Bartering and Blessing

If you want to read the first part of this post go here. I am now going to address two objections to the idea that we should not give to get and then end with some ways to have a more biblical mindset when giving, whether it is time, energy, or possessions.
But Doesn’t God Promise Blessing to Those Who Obey?
                It could appear that what I said previously contradicts the idea the God blesses us for obedience. If we give to God won’t we get back from God? God does promise blessing if we obey and we should strive after those blessings. And we should seek to obey everything God has commanded. But this is not the same thing as trading with God so he will give us what we want. And while the difference is not always easy to discern it is real and important. Paul knew he had fought the good fight and had a crown of glory laid up for him. But he also knew that God owed him nothing.  Paul did not treat God like a puppet.
                The trick here is the definition of blessing.  Usually for us blessing means I get what I want when I want it. In the Scriptures there are blessings in this life that come with obedience. So yes the man who avoids sinners and meditates on God’s Word will be blessed (Psalm 1).  But those blessings are not defined by us. We don’t get to say, “Lord, I will trade you a good prayer life for a new wife.”  “Lord I will read my Bible every day and you will make sure my job doesn’t fall through.” (Remember these trades are usually unspoken.) You could read God’s Word and meditate on God’s Word and get fired for obeying it. Even in Psalm 1 the ultimate blessing is in the end when we stand with God’s people after the wicked have been driven away (verses 4-5).  The problem with a bartering mindset is that we set the rules. We say, “I will trade you this for that.” That is not the same thing as saying, “I know God blesses obedience, so I am going to obey him and he will bless when and how he sees fit.”  The first views God as if we are a consumer. The second views God as if we are his sons and heirs.
                And of course, the greatest blessing is God himself.
But Shouldn’t Relationships Have Some Give and Take?
                One person commented on my post by asking about friendships.  They said, “Shouldn’t friendships be built on a give and take type relationship?”  The answer to this is, “No.” Friendships should be built on giving. We should pour ourselves out for those around us, whether it is family or friends or our brothers and sisters at church.  Of course, we will benefit from most friendships when we pour ourselves out for others. This is seen clearly in passages like Ephesians 5:28 where it is said that the man who loves his wife loves himself.  Throughout Proverbs there is the idea that a man who disciplines his son benefits with the son giving honor to the father.  In other words, the Bible teaches  that we are blessed when we give.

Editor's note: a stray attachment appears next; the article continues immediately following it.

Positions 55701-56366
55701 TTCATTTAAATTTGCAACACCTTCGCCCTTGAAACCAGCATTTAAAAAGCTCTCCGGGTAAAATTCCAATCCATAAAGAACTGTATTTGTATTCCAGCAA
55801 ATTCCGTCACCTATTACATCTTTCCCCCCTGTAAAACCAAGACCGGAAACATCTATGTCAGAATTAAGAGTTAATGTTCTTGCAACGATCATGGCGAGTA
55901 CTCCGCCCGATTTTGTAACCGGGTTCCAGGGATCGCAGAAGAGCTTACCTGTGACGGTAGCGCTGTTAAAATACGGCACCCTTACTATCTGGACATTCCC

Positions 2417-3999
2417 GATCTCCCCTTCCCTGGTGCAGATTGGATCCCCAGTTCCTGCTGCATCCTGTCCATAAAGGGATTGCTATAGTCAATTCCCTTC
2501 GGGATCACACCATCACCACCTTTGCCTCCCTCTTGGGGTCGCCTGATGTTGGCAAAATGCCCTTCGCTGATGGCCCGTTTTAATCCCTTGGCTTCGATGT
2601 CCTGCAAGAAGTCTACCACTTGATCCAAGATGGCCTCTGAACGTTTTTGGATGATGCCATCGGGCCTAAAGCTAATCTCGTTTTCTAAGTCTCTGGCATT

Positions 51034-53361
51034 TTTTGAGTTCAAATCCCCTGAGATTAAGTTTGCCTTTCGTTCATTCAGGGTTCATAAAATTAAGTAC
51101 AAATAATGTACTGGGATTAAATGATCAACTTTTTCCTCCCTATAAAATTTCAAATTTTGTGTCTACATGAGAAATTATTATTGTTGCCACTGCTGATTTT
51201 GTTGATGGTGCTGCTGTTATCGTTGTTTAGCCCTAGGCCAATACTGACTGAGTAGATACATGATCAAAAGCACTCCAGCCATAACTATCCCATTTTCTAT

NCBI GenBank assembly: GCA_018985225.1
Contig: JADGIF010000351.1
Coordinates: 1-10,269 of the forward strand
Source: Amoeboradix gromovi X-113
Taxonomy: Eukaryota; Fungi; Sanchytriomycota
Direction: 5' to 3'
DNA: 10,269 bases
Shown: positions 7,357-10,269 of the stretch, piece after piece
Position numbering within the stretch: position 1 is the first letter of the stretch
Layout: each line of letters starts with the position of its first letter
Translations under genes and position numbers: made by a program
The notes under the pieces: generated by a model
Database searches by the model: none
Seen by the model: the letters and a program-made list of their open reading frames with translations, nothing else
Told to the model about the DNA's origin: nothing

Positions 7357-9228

But this is not the same thing as giving so we will get. The question is not do we receive blessing when we give to others. We do. The question is do we think we deserve it. Do we believe that if we give x they must give y? And as with God, we often trade for a specific thing. If I am nice to her she will help me with my children. If I serve at church in this way, then the leaders will give me more responsibility later. We should not have this mindset. We should not be giving so others will give to us now or in the future. We should give freely to our friends and family and let God bring blessings through them when he sees fit.
Learning to Give Not Trade
                First, learn to give in circumstances where there is no immediate benefit.  Care for a child when the child cannot give anything back to you.  Show respect to someone who doesn’t respect you.  Do a good deed that no one else will see.
                Second, drink deep of God’s many kindnesses to you.  The more we meditate on God’s kindness the easier it will be for us to express that same undeserved kindness to others.
                Third, do things for people secretly. This does not mean every gift must be a secret. But doing things secretly can show us the state of our heart.  If it is hard then we know we give because we like praise.
                Fourth, learn to say thank you instead of trying to pay someone back for a gift.
                Fifth, strive whenever you do something for your children or spouse to do it for their good and their good alone. Our hearts are very deceitful here. We can often do something that appears to be the right thing, say teaching our children to do chores, but instead of doing it for the good of our children we are doing it for our good. We are trading, bartering with them instead of giving to them.